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    Belle Meade PlantationBelle Meade Plantation Franklin, Tennessee
    Belle Meade Plantation can be found in Belle Meade, Tennessee, and is a historic plantation that is also a museum, constructed in 1853, by General William Giles Harding. Virginian John Harding purchased the Dunham Station log cabin and 250 acres on the Natchez Trace in 1807, and started boarding horses like his neighbor, Andrew Jackson, and by 1816 was also breeding them. He started shipping grain to places like New Orleans and Charleston, and began buying big tracts of land in Louisiana and Arkansas. General William Giles Harding, John' son, built the magnificent mansion, as well as purchasing more land until he had some 5400 acres and became world famous for breeding thoroughbred horses. Then, the Civil War started and brought with it danger and deprivation to the plantation, and during the Battle of Nashville, both Union and Confederate troops would skirmish in the front yard. Today, you can still see many of the bullet marks left in the huge stone columns that sit on the front portico. During and after the Reconstruction period, the plantation's reputation as a first-class horse breeder still brought buyers from around the world, for the yearly sales event. With the help and management of his sons-in-law, Howell Edmunds Jackson and William Hicks Jackson, the Belle Meade stud program still flourished and once the men were dead, the property would fall into bad economic times and force the auction of the estate at the start of the 20th century; and the fourth generation of the Harding family was forced to move off the property. These acres would become the basis for the independent city of Belle Meade, Tennessee, and in 1952, the Belle Meade Mansion and eight of the outbuildings that sat on 30 acres would be donated to the Association for the Preservation of Tennessee Antiquities, and presently managed by the Nashville chapter of that organization.  Today, the property supports the Winery at Belle Meade Plantation, since they have learned that many generations ordered wine and bottle from France and Europe, along with the annual empty bottles, that are believed to have been filled with muscadine and blackberry wines. The property has magnificent vines on the small acreage today, filled with muscadine and blackberry grapes, so in 2009, they began using the vines and subsequent grapes to make their own wines which is the first such vineyard in the Nashville area and the newest in the state.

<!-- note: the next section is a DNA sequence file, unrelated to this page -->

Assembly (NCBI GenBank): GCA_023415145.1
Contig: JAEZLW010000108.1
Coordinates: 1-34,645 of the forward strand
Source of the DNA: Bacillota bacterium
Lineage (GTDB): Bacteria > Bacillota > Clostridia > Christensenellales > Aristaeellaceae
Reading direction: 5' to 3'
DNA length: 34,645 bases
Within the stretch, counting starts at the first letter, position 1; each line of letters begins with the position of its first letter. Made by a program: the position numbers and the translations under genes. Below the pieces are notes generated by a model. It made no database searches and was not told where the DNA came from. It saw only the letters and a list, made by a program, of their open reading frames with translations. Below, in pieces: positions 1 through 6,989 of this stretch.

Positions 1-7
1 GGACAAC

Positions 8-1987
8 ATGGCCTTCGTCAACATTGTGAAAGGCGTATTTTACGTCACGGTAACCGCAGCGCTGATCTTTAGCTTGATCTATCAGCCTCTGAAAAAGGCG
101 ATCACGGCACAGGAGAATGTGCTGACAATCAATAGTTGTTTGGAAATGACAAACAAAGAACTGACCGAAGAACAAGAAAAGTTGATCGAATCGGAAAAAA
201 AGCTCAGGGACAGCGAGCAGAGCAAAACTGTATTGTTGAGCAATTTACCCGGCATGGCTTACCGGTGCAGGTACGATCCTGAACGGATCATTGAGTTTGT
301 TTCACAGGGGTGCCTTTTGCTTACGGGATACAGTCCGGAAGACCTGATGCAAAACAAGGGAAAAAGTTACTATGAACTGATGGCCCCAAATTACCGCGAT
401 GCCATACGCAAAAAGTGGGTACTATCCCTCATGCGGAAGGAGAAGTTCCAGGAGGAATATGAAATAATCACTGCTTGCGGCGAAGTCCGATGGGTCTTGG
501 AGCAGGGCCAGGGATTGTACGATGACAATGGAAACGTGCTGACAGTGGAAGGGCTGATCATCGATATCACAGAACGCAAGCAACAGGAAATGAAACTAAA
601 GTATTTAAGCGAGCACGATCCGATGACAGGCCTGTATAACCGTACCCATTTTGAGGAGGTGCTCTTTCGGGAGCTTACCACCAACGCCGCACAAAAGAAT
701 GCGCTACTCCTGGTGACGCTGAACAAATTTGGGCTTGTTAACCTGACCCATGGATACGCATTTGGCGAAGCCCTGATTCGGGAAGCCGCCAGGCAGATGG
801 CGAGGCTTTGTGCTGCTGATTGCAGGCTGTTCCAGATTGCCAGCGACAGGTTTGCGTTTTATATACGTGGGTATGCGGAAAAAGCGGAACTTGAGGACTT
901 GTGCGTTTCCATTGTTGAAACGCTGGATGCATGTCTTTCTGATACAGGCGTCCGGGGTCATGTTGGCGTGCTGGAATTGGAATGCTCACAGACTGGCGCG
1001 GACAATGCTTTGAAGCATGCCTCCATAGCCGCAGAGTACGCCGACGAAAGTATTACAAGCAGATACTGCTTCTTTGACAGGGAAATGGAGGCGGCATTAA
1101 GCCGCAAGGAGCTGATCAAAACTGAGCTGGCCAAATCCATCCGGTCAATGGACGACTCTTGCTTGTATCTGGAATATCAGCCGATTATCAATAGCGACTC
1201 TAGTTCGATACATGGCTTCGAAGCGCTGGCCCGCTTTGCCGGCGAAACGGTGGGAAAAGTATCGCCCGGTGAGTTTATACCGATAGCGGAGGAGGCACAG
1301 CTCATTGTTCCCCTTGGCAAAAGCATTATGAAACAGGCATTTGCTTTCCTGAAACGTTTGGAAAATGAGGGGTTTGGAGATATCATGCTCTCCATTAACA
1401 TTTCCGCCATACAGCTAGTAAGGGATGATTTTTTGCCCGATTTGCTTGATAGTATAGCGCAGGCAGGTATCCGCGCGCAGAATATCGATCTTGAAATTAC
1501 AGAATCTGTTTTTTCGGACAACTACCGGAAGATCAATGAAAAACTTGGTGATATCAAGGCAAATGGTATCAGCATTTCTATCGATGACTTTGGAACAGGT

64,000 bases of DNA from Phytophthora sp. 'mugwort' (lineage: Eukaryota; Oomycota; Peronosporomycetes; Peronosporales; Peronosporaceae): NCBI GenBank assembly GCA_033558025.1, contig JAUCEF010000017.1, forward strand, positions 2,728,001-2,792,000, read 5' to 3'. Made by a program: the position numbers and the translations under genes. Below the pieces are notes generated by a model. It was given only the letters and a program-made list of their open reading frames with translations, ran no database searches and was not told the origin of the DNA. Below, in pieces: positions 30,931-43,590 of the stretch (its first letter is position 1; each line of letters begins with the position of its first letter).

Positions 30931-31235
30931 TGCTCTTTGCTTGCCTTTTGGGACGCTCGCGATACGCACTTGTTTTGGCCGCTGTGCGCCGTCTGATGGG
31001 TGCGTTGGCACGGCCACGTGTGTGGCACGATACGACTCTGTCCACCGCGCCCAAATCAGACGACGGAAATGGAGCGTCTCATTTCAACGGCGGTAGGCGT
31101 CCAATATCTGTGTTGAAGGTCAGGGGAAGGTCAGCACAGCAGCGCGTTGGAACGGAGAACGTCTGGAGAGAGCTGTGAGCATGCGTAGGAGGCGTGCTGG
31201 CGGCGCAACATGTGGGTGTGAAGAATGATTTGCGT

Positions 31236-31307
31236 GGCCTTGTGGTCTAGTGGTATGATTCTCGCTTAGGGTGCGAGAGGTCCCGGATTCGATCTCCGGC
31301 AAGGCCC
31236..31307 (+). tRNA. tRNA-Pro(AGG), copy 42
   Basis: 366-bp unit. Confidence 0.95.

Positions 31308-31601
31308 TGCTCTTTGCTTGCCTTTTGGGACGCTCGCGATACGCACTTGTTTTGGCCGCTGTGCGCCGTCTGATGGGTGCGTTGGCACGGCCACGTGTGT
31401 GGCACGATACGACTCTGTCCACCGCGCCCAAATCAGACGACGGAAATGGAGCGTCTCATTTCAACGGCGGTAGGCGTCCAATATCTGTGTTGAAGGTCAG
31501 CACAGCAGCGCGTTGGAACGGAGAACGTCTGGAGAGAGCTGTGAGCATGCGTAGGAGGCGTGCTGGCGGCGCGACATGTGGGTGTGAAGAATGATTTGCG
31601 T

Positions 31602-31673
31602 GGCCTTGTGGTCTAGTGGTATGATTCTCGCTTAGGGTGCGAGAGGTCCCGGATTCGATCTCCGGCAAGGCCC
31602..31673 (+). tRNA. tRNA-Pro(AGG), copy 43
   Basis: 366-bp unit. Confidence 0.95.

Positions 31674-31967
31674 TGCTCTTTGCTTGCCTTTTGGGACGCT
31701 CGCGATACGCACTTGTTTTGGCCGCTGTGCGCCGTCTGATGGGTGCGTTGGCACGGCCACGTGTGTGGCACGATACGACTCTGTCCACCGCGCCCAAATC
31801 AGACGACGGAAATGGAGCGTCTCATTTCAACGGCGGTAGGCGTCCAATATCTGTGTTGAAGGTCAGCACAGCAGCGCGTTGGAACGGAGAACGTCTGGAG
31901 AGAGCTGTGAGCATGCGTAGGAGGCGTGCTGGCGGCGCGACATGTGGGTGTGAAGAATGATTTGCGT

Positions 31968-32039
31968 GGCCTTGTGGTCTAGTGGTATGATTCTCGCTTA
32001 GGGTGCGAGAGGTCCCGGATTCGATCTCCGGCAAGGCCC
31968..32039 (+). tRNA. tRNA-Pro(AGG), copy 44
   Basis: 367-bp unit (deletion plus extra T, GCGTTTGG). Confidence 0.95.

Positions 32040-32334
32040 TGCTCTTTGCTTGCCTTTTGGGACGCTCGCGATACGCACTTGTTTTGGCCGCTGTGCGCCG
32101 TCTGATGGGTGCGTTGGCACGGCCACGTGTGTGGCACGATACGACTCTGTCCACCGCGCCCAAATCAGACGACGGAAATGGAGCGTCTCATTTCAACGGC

Parthenon Nashville
    Parthenon Nashville, TennesseeOne of the ancient world's most famous architectural structures has been replicated in Nashville, Tennessee and that is the Parthenon, a full-scale replica of the magnificent building that stands in ruin today in Athens, Greece. It was constructed in 1897 as a part of the Tennessee Centennial Exposition, and was influenced by the city's moniker of the Athens of the South. Quite a few structures at the expo were based on ancient originals, but this Parthenon was the only one that was an exact copy, and it is the only one that was kept by the city, but the Knights of Pythias structure was bought and moved to Franklin, Tennessee. People from all around the world have come here to visit and view the beautiful structure that is in much better condition than the original, but for those of this country, that may never have the money or the opportunity to travel to Greece, it is the next best thing. The majestic structure was originally built of brick, wood and plaster, until 1920, when it would be rebuilt on the same foundations but with concrete; with the exterior being completed in 1925, and the interior in 1931. Currently, the Parthenon, that is now an art museum, continues to be the centerpiece of Centennial Park, a huge public park, located west of downtown Nashville. In 1990, sculptor Alan LeQuire re-created the Athena Parthenos statue for the interior of the building, just as it was done for the original. The structure is exactly the same as the original, with the statue reconstructed by using carefully studied standards, since the original was lost, with her being cuirassed and helmeted, with a shield on her left arm and a small six foot statue of Victory in her right palm, with Athena standing 42 feet high, gilt with over 8 pounds of golf leaf and an equally large serpent rearing its ugly head between her and the shield. After the structure was completed and decorations painted in colors that matched the originals as closely and as historically as possible, the building is believed to be the pinnacle of classic architecture. The plastered copies of the Parthenon Marbles that are set in the Naos, the east room of the main hall, are direct casts of the original sculptures that adorned the pediments of the Parthenon, that dates back to 438 BC. Many of the original fragments are now kept at the British museum in London and others at the Acropolis Museum in Athens. The building's museum has 63 paintings by 19th and 20th century American artists that were donated by James M. Cowan, with other spaces being used for temporary displays and events.